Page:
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It's okay if you don't recognize Geoffrey Rush when he's not in pantaloons. Thanks to his role as Captain Barbossa in the Pirates of the Caribbean series and memorable frilly-collar turns in Elizabeth and Shakespeare in Love, he's used to period costume. Rush's threads are a bit more modern in The King's Speech, in which he stars as George VI's personal speech therapist; it's set in pre--World War II Britain, when the monarch's stammer wasn't compatible with the "keep calm and carry on" addresses he needed to make.
Industry buzz already pegs Rush as an Oscar favorite; it would be the Australian thespian's second golden statue. For now, calling from the set of Pirates of the Caribbean: On Stranger Tides, Rush is happy to ponder swashbuckling and skulduggery.
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Is this the first time that a speech therapist has been a movie hero?
Once the posters come out, I want to go around with a big, black Sharpie and just write therapist on them, so that it's called The King's Speech Therapist.
As an Australian, how do you feel about the monarchy? Could you be buddies with a king?
My connection to the vast history and heritage of the royal family I got through Shakespeare. A massive historical cycle, you know. I've always been intrigued by the extraordinary history. How the crown is passed from one generation to the next, sometimes through murder, sometimes through skulduggery.
Skulduggery is always good.
As an Aussie, I suppose I lean towards a republican movement. Not in any kind of aggressive way, you know, because you know the monarchy has its place in British society. But since the European settlement [of Australia] it's been 220 years—it wouldn't be bad to cut the apron strings, create a sense of autonomy in the way your country did.
It's been such smooth sailing for us ever since.
You know, the Americans still have this extraordinary fascination with things like the pompous ceremonies of the royal family. But in The King's Speech [it shows] the vulnerability and dysfunctionality with those families.
Back to the Bard: Your character in The King's Speech is obsessed with Shakespeare. You've performed some of his plays, you were in Shakespeare in Love—do you think Shakespeare is perhaps a bit overrated?
No, no, no, I would never forge into that territory. There's a new book on Shakespeare scholarship seemingly every year and the argument goes on—did he write the plays? There are the Oxfordians, there are the Stratfordians, there are all these camps. I have a feeling [he] was a pretty freakish, rather brilliant glover's son from Stratford.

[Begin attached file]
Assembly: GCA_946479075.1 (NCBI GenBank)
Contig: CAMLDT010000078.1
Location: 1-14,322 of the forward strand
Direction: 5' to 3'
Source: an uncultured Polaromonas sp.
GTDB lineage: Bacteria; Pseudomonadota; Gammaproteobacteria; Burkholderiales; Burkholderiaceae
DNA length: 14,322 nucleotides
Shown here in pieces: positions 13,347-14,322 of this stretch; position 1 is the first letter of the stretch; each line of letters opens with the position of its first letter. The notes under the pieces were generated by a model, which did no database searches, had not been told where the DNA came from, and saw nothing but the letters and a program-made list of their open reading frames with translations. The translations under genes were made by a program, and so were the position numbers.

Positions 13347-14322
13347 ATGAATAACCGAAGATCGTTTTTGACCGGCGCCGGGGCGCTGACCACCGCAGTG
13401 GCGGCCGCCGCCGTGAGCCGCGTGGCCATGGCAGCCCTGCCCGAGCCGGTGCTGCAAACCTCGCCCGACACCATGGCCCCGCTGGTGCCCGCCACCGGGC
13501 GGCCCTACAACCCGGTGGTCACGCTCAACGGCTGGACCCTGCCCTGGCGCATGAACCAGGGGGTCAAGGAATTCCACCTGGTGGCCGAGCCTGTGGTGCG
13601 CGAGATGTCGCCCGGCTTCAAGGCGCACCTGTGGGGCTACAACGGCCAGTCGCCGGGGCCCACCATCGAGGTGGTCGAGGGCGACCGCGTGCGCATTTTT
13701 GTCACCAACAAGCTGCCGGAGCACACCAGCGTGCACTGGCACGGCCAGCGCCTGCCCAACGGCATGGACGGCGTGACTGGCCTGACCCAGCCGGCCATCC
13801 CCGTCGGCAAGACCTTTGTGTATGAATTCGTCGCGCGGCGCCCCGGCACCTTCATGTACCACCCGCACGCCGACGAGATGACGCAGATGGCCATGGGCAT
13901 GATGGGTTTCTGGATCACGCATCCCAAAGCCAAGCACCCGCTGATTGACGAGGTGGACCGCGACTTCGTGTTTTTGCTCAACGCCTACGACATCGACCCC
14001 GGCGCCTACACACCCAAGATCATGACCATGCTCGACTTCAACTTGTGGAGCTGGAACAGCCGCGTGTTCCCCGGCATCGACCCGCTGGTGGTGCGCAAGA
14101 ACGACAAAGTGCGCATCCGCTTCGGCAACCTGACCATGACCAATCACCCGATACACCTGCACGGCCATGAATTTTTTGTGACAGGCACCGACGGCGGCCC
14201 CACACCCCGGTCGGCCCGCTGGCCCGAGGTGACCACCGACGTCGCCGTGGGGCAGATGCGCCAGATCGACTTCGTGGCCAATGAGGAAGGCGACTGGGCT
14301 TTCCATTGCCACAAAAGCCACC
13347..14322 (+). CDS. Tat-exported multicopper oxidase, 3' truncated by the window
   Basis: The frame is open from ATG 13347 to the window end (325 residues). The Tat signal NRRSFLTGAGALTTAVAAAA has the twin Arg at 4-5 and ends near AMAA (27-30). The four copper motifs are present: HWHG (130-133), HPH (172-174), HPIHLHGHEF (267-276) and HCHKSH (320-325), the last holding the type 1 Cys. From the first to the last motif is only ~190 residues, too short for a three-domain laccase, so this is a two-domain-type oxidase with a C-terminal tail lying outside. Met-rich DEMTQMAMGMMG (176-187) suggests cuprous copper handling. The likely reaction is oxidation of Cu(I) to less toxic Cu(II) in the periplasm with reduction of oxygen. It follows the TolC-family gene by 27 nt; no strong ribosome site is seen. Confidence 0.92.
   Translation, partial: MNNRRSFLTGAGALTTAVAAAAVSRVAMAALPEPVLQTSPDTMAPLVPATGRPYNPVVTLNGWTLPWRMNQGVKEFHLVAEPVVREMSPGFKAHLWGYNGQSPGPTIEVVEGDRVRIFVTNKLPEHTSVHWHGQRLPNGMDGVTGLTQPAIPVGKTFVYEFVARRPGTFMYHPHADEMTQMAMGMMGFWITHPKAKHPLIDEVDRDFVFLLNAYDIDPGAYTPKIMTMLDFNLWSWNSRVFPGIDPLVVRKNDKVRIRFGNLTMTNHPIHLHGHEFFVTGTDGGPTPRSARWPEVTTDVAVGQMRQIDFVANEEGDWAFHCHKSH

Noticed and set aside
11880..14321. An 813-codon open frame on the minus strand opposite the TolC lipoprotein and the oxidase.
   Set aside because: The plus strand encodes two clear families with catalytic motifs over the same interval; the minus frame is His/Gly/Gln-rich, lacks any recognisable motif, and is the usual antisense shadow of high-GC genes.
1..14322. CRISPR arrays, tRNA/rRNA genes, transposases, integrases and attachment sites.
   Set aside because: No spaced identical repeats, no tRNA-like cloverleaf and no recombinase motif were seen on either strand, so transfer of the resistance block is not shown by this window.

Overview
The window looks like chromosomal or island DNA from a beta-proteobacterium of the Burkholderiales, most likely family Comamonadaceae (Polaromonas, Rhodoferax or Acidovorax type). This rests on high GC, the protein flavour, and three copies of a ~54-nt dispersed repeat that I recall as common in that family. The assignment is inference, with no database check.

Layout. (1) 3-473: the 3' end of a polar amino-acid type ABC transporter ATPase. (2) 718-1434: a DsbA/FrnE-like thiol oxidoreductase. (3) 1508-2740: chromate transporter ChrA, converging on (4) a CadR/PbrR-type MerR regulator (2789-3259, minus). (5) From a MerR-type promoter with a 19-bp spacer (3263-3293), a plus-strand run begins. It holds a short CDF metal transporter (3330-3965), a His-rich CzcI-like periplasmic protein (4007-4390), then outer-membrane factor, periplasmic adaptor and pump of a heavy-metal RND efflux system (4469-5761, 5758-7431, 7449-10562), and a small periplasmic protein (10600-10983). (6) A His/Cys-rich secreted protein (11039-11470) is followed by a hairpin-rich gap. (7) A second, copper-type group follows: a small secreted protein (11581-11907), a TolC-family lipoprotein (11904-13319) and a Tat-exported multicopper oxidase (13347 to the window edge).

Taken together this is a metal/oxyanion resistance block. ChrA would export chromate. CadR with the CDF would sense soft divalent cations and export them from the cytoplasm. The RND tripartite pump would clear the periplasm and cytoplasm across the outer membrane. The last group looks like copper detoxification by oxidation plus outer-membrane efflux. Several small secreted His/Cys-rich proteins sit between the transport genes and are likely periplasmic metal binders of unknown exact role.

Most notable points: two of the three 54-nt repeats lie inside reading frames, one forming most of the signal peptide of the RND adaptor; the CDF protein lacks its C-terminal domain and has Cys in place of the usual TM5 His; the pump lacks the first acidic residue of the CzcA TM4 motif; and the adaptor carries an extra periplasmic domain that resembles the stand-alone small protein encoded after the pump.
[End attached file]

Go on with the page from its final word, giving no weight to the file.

You already have an Oscar, a Tony award and an Emmy award. You're just one Grammy from getting your EGOT—Emmy, Grammy, Oscar, Tony. Are you going for it?
Well, it's a tricky one because I'm not a singer. I don't know the statistics on that—it's only a handful of people that have gotten all those.... I'm not egomaniacally ambitious to think I must enter that.
What's happening in the fourth Pirates of the Caribbean movie you're shooting? What pirating is left for them to do?
That's a good question. The first one was a very adventurous, swashbuckling account of life on the high seas at that time. And then the writers very boldly went into grand folklore and mythology by bringing in the kraken, the sea monster, and sea gods and goddesses....
They don't seem to actually pirate a lot. They don't do their day job, robbing other people.
Well, it's all the way we perceive piracy. It all happened 400 years ago, and it only became part of the folklore 150 or 200 years ago. So the mythology has become part of what we accept. Before that, they were thugs. Drunken thugs who killed people and weren't terribly swashbuckling. But the great thing about the fourth film, I would have thought they had used up every inch of folklore, every fable...
Everything but mermaids.
But see, now they've got mermaids in it! It's going to be terribly exciting.
The King's Speech opens Fri 26.